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      Scientists using electro-shock to get catfish species under control

      South Carolina wildlife biologists are looking to control a fish species that may be taking over many state rivers.

      They were on the Little Pee Dee River Wednesday conducting a study on the flathead catfish.

      The flathead is an invasive species to the state and as its population grows, the large predator pushes out other prized game species, like the redbreast sunfish and the shellcracker.

      "They eat a lot of fish and they can really do some damage to a fishery," said Department of Natural Resources fisheries biologist Carl Bussells.

      DNR biologists are pulling 500 flatheads or more each day out of the Little Pee Dee by using an electro-shock technique.

      A generator on board a boat drives an electrical current through wire probes in the water.

      The electrical shock stuns the catfish and other water life, but doesn't kill them. It causes the fish to pop to the surface and the flathead catfish are then netted by biologists in another boat.

      The catfish are then weighed and measured, and their ear bones are removed during a necropsy.

      "And we use those ear bones to actually get an age on them. You count the rings on them, like you would on a tree," Bussells said. "We can also look at the stomach contents and kind of figure out what their preferences are for the river system."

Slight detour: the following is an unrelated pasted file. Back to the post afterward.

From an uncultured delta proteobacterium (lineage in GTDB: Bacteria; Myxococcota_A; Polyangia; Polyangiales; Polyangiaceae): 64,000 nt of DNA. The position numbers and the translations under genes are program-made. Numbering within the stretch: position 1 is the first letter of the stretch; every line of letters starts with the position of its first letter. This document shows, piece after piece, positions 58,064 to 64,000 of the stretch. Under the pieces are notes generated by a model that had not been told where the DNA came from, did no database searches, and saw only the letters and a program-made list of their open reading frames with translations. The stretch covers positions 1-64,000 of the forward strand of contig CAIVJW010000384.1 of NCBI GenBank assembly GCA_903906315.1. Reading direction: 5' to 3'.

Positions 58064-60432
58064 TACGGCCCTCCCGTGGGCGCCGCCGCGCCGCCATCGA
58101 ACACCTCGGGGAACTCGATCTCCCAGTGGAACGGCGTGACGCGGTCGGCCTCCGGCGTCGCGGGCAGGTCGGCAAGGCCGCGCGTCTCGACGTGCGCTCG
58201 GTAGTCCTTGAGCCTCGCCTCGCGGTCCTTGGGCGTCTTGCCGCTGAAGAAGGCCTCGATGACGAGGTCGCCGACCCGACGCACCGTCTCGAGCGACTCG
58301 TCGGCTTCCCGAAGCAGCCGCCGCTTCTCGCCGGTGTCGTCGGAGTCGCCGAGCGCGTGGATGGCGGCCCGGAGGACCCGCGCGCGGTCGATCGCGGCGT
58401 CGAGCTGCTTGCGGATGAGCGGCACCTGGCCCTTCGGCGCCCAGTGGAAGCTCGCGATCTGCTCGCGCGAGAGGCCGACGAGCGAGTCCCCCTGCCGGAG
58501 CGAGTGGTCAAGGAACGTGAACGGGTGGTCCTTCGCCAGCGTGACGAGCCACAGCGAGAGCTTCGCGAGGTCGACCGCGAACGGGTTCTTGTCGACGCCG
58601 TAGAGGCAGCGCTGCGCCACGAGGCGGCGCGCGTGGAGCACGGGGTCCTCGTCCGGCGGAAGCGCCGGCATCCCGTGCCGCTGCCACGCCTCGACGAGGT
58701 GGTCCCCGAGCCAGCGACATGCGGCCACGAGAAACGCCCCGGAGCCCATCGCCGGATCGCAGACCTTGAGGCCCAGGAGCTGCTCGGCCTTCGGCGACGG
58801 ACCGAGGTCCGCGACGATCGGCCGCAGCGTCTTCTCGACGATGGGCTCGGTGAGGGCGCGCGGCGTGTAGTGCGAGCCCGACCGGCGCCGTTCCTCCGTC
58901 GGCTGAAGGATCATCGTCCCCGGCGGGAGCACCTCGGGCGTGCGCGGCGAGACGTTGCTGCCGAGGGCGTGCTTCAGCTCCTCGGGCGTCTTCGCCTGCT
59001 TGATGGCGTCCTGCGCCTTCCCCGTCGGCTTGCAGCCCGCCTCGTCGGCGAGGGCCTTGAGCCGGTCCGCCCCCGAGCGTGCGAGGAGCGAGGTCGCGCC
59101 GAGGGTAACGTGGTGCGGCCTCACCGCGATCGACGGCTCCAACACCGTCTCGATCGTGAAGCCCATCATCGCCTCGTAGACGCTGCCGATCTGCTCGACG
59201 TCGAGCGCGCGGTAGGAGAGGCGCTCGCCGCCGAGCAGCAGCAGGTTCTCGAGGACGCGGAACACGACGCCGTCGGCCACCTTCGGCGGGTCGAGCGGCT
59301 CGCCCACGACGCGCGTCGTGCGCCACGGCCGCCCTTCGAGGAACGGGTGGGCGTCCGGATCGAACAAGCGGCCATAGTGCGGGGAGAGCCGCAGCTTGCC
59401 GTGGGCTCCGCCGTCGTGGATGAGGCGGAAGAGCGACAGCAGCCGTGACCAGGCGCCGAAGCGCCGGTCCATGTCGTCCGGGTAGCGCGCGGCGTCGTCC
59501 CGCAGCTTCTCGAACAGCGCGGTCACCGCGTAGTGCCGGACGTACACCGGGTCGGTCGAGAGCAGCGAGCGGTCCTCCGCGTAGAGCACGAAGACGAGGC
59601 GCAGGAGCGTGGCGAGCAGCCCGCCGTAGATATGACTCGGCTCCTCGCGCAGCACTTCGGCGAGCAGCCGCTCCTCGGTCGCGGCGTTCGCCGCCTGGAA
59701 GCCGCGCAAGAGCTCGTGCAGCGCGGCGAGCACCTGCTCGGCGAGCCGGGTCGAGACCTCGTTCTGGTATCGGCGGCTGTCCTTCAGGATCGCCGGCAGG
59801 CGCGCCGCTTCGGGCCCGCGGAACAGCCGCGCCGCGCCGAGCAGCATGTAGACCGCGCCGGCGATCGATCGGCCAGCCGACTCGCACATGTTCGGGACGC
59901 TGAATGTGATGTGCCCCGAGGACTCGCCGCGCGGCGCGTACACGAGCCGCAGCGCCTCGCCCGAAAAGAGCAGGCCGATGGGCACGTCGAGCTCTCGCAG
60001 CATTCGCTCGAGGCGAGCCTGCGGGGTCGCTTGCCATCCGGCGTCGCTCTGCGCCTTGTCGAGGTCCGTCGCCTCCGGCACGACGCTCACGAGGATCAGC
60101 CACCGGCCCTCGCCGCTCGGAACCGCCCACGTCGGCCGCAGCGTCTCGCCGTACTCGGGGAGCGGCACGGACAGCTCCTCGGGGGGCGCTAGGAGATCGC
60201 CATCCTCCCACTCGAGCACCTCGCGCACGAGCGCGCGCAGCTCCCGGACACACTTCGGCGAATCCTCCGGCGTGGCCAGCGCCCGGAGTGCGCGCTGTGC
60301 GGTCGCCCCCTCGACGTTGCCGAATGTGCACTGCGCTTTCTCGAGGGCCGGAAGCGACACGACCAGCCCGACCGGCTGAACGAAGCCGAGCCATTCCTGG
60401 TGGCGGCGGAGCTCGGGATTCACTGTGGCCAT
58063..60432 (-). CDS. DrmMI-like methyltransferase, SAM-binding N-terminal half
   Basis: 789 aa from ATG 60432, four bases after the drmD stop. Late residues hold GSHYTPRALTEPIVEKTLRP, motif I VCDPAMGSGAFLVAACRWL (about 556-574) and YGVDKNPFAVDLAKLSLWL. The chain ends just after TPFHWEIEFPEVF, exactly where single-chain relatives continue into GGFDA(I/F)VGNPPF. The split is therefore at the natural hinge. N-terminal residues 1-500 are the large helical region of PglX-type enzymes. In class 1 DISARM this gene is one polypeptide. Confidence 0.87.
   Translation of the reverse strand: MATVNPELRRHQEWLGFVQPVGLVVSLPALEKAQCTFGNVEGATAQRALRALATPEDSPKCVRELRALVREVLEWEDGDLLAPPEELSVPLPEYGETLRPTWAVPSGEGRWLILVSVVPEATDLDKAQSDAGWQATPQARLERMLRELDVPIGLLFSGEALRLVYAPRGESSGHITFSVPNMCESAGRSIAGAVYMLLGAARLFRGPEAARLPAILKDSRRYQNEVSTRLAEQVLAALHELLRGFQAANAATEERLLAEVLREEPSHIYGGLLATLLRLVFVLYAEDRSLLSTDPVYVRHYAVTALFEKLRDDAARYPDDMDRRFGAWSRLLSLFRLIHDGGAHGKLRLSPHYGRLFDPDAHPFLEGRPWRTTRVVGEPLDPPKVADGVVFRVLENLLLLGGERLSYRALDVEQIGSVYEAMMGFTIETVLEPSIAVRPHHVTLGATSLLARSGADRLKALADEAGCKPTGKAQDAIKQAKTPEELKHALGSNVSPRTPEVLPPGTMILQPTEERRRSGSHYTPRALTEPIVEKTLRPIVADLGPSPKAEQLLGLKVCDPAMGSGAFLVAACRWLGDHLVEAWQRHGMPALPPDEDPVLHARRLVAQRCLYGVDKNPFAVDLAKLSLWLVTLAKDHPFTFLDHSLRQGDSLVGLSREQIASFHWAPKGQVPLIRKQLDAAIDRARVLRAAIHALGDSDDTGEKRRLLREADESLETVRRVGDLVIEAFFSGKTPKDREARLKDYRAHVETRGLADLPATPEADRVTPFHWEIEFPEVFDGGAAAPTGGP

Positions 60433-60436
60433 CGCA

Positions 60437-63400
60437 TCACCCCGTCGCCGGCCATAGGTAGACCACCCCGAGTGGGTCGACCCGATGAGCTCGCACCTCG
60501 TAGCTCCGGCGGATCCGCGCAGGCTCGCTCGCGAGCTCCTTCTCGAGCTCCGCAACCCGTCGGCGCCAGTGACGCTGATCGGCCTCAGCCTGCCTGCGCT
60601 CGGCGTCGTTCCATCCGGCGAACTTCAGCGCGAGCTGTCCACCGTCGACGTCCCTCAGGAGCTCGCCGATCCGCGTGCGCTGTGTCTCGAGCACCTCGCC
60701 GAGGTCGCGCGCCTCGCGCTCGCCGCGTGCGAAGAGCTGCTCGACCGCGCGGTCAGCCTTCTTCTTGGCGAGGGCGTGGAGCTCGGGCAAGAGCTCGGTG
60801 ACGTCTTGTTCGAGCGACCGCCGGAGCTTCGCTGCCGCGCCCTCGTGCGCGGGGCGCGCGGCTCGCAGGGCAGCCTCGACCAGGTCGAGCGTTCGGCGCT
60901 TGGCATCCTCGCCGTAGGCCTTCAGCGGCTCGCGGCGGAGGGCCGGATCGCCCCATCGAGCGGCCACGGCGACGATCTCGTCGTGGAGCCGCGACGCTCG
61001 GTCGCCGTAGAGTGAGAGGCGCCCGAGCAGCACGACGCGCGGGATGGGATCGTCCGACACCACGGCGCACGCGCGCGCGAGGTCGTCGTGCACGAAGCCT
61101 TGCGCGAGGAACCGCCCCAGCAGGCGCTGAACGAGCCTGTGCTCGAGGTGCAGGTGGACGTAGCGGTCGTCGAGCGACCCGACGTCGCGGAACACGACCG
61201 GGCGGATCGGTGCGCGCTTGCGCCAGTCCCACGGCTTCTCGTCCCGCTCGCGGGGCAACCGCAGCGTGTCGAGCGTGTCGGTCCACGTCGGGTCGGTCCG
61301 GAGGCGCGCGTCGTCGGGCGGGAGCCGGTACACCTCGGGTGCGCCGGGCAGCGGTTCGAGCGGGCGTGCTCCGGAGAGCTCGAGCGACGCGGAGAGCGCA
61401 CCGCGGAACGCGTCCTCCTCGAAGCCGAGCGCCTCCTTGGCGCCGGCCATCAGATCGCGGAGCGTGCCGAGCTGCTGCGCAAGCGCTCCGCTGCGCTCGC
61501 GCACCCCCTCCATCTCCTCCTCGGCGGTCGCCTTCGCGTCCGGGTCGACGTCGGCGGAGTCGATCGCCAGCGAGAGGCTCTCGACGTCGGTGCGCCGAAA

When the biologists are done with their measurements, the catfish are not given to food banks or charities for human consumption. The concern is mercury contamination of the fish.

      "Flatheads, because they're such an apex predator, because they're the top of the food chain, they really accumulate a lot of mercury," Brussells said.

      At the same time, Bussells said the catfish are prized by sport fishermen, and the DNR encourages anglers to go after the flathead.

      "Basically, the species isn't native to the area, so the more we can get them out of the river system, the better," said Bussells.

      What biologists are doing at the river this week is just a study, Bussells said, but it could lead to using the same electro-shocking on a wider scale to keep the flathead population in check.